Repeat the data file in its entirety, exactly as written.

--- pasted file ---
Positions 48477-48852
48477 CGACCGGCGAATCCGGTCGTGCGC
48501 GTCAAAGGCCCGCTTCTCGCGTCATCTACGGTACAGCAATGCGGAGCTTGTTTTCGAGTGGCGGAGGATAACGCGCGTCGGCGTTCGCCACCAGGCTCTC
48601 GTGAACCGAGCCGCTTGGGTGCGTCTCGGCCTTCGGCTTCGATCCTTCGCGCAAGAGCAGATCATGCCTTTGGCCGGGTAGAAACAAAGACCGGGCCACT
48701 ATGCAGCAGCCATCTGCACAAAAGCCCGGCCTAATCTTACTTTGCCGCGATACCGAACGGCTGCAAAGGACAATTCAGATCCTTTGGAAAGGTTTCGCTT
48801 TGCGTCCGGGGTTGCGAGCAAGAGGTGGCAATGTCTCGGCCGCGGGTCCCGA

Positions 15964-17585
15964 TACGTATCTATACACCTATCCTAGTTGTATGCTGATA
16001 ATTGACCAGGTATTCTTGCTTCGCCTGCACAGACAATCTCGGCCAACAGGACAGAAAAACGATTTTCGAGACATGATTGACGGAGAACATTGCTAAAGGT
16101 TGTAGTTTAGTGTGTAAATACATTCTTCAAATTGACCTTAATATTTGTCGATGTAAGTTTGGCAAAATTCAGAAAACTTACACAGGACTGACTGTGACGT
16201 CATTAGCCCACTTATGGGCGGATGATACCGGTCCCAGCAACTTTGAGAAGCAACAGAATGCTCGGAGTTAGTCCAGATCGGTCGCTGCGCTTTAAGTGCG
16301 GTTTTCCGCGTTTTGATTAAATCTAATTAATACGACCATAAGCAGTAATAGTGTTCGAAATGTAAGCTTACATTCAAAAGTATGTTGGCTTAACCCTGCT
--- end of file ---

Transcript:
Positions 48477-48852
48477 CGACCGGCGAATCCGGTCGTGCGC
48501 GTCAAAGGCCCGCTTCTCGCGTCATCTACGGTACAGCAATGCGGAGCTTGTTTTCGAGTGGCGGAGGATAACGCGCGTCGGCGTTCGCCACCAGGCTCTC
48601 GTGAACCGAGCCGCTTGGGTGCGTCTCGGCCTTCGGCTTCGATCCTTCGCGCAAGAGCAGATCATGCCTTTGGCCGGGTAGAAACAAAGACCGGGCCACT
48701 ATGCAGCAGCCATCTGCACAAAAGCCCGGCCTAATCTTACTTTGCCGCGATACCGAACGGCTGCAAAGGACAATTCAGATCCTTTGGAAAGGTTTCGCTT
48801 TGCGTCCGGGGTTGCGAGCAAGAGGTGGCAATGTCTCGGCCGCGGGTCCCGA

Positions 15964-17585
15964 TACGTATCTATACACCTATCCTAGTTGTATGCTGATA
16001 ATTGACCAGGTATTCTTGCTTCGCCTGCACAGACAATCTCGGCCAACAGGACAGAAAAACGATTTTCGAGACATGATTGACGGAGAACATTGCTAAAGGT
16101 TGTAGTTTAGTGTGTAAATACATTCTTCAAATTGACCTTAATATTTGTCGATGTAAGTTTGGCAAAATTCAGAAAACTTACACAGGACTGACTGTGACGT
16201 CATTAGCCCACTTATGGGCGGATGATACCGGTCCCAGCAACTTTGAGAAGCAACAGAATGCTCGGAGTTAGTCCAGATCGGTCGCTGCGCTTTAAGTGCG
16301 GTTTTCCGCGTTTTGATTAAATCTAATTAATACGACCATAAGCAGTAATAGTGTTCGAAATGTAAGCTTACATTCAAAAGTATGTTGGCTTAACCCTGCT